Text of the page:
Additional information would be welcome on the allocation of regular income versus extra budgetary resources to the different outcomes, how the Office will strategize on acquiring the financial means necessary to meet its priorities in the current biennium, as well as for the medium and long-term, with a view to the upcoming discussions on the development cooperation strategy and the next strategic plan (2022-2025).
We would also like to receive additional background information how to compare resources allocated to different actions and their relative weight compared to the current P&B in order to understand the change in ILO work during the next biennia. In appendix I (Results Framework for 2020 – 21) means of verifications and baselines on outputs are quite general and these do not clearly demonstrate the shift of ILO work and allocation to different outputs.
On outcome level, which is essential in terms of actual results achieved, we would like to stress the need for including indicators and baselines. In our view, ILO’s ability to monitor on progress achieved and to learning-while-doing should be strengthened with a view to boost ILO’s contribution to the 2030 Agenda for Sustainable Development. This ability would also be beneficial for improved accountability and transparency in this regard.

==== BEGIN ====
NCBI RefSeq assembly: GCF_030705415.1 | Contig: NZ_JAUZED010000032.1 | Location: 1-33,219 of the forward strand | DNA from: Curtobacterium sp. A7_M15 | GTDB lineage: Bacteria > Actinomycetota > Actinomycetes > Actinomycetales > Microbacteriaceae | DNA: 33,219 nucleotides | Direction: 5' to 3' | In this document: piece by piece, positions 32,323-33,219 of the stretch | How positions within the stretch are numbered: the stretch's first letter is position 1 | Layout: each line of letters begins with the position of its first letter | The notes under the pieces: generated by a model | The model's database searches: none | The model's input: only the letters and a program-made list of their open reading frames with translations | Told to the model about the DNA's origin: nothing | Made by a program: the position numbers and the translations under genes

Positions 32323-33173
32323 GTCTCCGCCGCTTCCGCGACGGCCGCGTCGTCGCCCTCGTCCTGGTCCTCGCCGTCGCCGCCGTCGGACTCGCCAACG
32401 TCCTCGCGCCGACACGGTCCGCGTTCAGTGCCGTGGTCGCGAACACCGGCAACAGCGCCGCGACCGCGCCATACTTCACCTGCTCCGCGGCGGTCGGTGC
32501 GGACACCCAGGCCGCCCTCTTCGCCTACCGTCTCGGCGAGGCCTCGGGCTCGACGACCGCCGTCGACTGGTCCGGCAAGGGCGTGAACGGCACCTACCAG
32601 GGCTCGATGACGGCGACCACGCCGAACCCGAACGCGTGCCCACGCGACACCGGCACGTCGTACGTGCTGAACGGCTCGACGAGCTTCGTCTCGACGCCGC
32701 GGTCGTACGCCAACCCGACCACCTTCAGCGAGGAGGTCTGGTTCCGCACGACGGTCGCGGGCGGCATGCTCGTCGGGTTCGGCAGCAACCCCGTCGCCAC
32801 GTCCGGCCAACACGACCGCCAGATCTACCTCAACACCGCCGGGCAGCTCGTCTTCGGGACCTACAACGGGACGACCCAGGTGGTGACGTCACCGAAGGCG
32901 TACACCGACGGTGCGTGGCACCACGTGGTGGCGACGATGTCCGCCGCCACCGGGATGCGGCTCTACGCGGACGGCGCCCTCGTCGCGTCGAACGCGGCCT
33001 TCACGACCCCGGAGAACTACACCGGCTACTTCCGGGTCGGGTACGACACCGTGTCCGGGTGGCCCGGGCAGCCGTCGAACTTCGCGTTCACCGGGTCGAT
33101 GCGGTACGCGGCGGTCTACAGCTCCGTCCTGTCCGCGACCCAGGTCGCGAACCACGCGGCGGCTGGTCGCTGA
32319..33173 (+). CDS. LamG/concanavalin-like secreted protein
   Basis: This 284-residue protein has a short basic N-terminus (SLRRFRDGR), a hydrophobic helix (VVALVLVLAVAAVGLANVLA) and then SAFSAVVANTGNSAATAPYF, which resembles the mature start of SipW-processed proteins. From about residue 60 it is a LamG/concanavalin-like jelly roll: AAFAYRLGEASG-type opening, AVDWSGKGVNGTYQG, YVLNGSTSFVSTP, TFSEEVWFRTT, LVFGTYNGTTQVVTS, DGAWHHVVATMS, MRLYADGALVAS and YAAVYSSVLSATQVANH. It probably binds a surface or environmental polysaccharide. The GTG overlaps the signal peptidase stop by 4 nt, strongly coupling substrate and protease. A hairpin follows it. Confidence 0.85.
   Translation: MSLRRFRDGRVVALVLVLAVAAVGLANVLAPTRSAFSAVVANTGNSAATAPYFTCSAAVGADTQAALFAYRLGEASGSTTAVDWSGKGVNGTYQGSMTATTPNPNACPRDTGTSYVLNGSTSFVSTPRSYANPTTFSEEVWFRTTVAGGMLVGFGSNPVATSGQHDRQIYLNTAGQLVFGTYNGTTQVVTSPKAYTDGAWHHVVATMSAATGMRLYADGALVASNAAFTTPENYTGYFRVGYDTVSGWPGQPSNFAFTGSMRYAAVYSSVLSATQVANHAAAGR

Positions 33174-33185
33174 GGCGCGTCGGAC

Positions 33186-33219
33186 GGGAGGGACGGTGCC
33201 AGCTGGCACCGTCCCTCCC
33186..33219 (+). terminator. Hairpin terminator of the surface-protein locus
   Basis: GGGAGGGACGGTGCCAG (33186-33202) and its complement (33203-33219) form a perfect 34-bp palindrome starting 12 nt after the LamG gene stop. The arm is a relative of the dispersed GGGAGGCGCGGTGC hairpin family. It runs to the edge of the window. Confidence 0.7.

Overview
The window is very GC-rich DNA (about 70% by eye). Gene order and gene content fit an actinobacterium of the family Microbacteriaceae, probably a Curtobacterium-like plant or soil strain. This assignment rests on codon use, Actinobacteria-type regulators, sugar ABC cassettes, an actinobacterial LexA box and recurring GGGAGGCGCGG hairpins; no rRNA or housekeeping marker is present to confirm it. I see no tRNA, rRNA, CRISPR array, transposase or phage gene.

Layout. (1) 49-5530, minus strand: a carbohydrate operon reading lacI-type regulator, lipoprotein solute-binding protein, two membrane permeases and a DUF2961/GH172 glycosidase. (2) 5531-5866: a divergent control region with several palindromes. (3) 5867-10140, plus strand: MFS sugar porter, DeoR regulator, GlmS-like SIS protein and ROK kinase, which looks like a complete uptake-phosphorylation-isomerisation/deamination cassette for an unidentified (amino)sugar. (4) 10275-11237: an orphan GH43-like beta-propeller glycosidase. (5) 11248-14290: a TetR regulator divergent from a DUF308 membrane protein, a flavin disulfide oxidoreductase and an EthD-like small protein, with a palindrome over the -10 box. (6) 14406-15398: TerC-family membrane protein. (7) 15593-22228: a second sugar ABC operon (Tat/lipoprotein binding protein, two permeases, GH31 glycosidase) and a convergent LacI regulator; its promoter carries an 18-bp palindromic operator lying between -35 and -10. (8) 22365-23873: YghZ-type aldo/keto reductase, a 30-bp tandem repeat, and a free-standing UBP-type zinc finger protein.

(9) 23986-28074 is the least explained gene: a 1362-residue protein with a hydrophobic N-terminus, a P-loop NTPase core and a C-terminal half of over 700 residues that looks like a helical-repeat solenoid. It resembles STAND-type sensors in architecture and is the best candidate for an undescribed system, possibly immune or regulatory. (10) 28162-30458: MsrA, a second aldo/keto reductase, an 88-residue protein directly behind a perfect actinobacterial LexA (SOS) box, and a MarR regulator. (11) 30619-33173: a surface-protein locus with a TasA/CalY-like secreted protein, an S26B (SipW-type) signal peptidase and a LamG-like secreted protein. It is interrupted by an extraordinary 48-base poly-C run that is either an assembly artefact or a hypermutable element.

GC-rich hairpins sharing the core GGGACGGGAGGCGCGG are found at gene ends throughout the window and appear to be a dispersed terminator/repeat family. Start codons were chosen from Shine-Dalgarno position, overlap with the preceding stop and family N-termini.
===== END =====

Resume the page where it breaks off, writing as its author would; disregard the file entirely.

We welcome the focus on strengthening employer and business membership organizations and workers' organizations in outcome 1 as a crucial means to achieve results on all other policy outcomes. We stress the need for activities safeguarding and developing strong and independent workers' and employers' organizations; the effective recognition of their right to engage in collective bargaining remains important for both workers and employers.
Chair, very recently the EU adopted Council Conclusions on the Centenary Declaration, a strong signal of our unbridled commitment to give proper follow-up to the Declaration and implement its key decisions.
We look forward to participating in productive discussions on this very important point of the GB Agenda. All partners can count - as always - on a constructive and engaged European Union.
[*] Montenegro, Serbia and Albania continue to be part of the Stabilisation and Association Process.